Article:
David Anderson, President, International at Mercer added that it was a positive step to see governments tackle pension reform as life expectancies continue to rise. “Developed economies have been aware of the demographic challenges facing their pension systems for some time. Where economies are less developed, it’s pleasing to see many governments recognising the same trends emerging in their own populations and taking steps now to address this. Such actions make future pension systems more sustainable over the longer term,” he said. “Ageing populations, high sovereign debt levels in some countries and the global competition to lower taxes constrain the ability of some jurisdictions to improve retirement income security. With a decade of unique data, the MMGPI and associated research can provide valuable global comparative insights to planners and policymakers on the way forward”, said Professor Deep Kapur, Director of Australian Centre for Financial Studies.
What does the future look like?
Some pension systems face a steeper path to long term sustainability than others, and all start from a different origin with their own unique factors at play. Nevertheless, every country can take action and move towards a better system. In the long-term, there is no perfect pension system, but the principles of “best practice” are clear and nations should consider creating policy and economic conditions that make the required changes possible.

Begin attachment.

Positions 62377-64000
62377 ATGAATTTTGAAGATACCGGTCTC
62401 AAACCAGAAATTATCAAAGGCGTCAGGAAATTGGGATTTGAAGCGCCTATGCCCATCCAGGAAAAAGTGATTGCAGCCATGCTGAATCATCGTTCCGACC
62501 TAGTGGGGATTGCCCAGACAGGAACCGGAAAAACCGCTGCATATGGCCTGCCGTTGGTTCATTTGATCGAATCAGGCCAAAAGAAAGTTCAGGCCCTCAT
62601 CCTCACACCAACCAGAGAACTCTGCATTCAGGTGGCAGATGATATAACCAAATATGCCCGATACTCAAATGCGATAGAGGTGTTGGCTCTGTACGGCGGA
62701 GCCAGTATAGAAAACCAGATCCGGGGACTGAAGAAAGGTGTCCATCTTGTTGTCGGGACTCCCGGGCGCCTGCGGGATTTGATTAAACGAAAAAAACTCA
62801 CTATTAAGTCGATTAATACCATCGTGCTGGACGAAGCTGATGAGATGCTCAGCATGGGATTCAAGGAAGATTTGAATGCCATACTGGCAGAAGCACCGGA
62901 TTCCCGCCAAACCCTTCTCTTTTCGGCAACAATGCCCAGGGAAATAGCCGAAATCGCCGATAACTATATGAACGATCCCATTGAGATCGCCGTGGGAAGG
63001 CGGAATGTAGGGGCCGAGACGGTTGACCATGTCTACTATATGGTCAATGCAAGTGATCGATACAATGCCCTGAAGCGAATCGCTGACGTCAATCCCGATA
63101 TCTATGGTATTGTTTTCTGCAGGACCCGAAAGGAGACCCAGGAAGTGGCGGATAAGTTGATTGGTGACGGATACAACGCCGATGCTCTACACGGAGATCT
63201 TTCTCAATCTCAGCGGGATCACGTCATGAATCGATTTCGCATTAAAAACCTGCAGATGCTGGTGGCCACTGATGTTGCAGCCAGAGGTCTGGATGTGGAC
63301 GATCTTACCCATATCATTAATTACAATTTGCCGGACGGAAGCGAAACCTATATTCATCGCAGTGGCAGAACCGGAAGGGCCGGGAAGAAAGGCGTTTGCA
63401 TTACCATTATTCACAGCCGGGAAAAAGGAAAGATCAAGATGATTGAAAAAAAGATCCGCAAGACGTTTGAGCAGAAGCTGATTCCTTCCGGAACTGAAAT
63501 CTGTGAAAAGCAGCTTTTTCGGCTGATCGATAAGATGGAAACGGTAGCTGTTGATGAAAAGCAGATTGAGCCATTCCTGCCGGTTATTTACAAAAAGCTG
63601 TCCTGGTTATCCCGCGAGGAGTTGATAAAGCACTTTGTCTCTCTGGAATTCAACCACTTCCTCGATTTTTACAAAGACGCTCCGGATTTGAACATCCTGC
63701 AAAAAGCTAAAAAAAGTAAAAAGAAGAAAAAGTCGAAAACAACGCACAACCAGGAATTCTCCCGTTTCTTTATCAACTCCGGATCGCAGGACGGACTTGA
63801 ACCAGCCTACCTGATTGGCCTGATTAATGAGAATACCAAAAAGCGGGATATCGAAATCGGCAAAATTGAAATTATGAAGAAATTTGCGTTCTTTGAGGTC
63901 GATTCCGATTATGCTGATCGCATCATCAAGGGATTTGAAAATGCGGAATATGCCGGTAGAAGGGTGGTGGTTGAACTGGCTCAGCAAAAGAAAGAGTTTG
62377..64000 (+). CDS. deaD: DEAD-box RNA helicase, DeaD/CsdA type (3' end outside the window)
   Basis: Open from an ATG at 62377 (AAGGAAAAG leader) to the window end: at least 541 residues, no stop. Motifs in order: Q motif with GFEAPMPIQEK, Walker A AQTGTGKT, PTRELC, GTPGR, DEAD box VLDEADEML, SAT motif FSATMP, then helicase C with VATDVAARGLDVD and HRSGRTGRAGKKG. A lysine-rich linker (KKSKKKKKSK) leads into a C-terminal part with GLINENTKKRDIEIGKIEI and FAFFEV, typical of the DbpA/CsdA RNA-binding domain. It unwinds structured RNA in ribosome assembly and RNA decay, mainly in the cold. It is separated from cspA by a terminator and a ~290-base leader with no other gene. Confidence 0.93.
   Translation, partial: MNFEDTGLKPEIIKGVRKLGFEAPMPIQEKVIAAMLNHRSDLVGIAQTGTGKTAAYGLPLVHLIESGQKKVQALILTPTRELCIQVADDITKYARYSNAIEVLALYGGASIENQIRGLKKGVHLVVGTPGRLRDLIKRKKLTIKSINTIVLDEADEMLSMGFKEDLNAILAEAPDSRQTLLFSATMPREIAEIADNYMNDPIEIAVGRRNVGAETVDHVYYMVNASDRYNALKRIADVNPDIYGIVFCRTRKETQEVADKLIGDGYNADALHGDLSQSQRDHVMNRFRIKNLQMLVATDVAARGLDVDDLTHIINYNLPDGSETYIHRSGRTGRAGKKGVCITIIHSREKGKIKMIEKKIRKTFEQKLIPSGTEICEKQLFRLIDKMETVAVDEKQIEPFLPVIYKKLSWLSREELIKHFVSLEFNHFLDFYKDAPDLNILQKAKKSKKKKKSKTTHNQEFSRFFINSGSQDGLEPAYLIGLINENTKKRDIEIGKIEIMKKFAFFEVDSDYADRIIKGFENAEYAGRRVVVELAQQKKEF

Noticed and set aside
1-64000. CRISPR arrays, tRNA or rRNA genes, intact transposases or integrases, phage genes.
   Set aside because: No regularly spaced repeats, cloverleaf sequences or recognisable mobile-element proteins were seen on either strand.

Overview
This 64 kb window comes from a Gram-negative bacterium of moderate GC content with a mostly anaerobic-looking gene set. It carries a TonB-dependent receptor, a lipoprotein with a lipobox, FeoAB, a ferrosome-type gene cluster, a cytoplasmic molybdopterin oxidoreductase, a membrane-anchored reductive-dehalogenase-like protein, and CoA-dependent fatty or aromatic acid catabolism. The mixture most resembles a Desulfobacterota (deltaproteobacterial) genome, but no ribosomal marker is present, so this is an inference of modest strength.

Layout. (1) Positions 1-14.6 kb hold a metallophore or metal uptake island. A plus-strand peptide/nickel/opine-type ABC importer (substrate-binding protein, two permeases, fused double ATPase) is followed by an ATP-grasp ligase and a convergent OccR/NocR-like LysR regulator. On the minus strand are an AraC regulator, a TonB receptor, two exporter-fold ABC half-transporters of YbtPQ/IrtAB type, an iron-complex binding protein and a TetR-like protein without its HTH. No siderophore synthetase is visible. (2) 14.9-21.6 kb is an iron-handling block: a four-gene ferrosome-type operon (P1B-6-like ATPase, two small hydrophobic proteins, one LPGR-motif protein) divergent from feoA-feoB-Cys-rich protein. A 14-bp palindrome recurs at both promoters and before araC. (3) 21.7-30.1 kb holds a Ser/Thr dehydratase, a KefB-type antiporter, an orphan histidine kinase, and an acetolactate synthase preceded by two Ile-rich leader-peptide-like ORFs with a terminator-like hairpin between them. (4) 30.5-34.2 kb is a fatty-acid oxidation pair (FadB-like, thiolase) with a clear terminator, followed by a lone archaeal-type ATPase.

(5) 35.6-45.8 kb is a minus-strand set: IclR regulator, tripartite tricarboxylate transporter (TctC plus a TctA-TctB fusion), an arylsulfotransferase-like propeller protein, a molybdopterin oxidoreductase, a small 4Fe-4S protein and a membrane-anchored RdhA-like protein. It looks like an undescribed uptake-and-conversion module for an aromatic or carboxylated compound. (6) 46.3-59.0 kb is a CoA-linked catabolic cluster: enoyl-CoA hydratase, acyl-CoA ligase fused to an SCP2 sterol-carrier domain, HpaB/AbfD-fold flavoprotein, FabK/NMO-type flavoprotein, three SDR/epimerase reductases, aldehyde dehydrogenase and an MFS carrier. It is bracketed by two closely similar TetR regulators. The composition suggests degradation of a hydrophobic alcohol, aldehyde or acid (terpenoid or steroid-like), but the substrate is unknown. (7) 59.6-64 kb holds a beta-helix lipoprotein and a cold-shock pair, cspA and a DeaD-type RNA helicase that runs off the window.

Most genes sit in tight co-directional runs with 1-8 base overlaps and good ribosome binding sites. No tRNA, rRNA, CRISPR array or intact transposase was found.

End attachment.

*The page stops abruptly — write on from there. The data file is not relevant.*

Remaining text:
With the desired outcome of creating better lives, this year’s Index provides a deeper and richer interpretation of the global pension systems. Having now expanded to include Hong Kong SAR, Peru, Saudi Arabia and Spain; the Index measures 34 systems against more than 40 indicators to gauge their adequacy, sustainability and integrity. This approach highlights an important purpose of the Index – to enable comparisons of different systems around the world with a range of design features operating within different contexts and cultures.
Melbourne Mercer Global Pension Index by the Numbers
This year’s Index reveals that many North-Western European countries lead the world in developing world class pension systems. The Netherlands, with an overall score of 80.3, beat Denmark to first place, a spot held by Denmark for six years, by 0.1. Finland bumped Australia (72.6) out of third place with an overall score of 74.5 and Sweden (72.5) coming in fifth place.
“The Index is an important reference for policymakers around the world to learn from the most adequate and sustainable systems,” Dr Knox says. “We know there is no perfect system that can be applied universally, but there are many common features that can be shared for better outcomes.”
Melbourne Mercer Global Pension Index – Overall index value results
The Index uses three sub-indices – adequacy, sustainability and integrity – to measure each retirement income system against more than 40 indicators. The following table shows the overall index value for each country, together with the index value for each of the three sub-indices: adequacy, sustainability, and integrity. Each index value represents a score between zero and 100.